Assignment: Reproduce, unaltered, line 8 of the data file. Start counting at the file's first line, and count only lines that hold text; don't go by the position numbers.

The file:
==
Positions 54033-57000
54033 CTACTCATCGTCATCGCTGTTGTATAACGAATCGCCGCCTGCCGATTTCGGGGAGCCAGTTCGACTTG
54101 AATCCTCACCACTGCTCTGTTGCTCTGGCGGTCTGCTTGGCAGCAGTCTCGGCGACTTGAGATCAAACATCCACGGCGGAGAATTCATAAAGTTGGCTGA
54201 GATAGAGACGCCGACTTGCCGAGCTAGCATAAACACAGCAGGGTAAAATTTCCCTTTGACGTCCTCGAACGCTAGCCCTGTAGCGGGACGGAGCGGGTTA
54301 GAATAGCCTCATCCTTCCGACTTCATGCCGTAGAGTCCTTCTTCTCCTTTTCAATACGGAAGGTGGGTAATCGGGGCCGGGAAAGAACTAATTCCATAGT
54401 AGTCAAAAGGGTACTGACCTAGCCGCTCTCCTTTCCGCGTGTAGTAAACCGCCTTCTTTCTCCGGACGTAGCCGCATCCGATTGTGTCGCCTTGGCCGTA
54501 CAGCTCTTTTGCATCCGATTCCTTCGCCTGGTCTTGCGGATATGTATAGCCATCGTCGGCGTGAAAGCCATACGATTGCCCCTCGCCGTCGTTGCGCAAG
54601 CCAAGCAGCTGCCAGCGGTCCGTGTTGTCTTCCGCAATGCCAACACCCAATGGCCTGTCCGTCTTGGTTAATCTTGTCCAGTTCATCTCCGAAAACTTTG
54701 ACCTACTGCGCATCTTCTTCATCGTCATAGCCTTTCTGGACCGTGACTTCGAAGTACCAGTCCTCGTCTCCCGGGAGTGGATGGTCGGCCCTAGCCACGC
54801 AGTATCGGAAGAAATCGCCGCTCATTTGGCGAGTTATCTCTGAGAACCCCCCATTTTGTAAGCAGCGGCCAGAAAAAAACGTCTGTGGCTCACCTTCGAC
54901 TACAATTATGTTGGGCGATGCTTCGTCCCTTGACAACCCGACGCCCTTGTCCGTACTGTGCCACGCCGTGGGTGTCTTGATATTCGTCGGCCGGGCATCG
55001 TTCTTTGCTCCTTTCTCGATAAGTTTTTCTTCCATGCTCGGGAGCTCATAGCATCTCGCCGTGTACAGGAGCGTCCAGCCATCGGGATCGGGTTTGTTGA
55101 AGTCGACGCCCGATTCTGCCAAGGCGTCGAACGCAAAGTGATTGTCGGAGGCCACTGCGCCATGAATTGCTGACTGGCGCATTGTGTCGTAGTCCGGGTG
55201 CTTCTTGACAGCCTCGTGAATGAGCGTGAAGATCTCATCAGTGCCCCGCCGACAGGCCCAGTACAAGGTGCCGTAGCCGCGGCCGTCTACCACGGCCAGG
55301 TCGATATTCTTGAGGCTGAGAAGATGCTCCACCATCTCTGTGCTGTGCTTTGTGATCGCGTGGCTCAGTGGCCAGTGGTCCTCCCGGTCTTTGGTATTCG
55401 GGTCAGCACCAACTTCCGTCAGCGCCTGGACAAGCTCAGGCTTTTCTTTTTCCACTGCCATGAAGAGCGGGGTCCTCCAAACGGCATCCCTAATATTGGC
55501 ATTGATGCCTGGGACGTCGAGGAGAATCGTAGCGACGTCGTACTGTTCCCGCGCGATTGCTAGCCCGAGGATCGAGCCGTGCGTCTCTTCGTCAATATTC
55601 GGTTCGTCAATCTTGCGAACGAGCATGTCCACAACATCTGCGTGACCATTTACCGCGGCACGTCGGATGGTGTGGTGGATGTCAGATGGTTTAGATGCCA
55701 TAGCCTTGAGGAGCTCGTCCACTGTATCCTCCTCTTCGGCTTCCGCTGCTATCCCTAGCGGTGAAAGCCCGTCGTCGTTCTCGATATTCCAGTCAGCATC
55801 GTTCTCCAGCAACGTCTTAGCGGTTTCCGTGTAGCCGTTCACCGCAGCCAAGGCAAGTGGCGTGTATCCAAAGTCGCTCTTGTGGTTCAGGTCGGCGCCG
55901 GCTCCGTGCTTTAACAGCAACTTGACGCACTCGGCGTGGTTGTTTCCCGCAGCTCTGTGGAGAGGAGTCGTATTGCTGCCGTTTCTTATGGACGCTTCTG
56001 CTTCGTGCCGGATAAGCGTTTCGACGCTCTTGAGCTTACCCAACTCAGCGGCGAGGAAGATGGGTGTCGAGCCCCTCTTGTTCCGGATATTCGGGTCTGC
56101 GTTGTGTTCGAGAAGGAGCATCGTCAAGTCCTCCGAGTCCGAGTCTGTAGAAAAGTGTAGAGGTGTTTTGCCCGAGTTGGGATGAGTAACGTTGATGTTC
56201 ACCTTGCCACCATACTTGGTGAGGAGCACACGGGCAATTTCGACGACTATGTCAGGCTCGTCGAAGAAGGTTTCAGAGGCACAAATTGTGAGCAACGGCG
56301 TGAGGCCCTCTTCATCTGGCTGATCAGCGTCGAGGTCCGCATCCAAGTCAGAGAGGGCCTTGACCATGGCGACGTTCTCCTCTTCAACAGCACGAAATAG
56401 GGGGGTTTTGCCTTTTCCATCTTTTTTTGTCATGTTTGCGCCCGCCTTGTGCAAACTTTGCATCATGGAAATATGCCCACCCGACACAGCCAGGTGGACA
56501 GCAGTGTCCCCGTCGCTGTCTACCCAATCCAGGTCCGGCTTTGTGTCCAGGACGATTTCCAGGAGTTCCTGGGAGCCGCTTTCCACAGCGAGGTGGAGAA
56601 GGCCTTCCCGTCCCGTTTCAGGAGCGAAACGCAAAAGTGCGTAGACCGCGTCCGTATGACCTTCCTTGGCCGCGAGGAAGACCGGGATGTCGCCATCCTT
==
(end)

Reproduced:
54601 CCAAGCAGCTGCCAGCGGTCCGTGTTGTCTTCCGCAATGCCAACACCCAATGGCCTGTCCGTCTTGGTTAATCTTGTCCAGTTCATCTCCGAAAACTTTG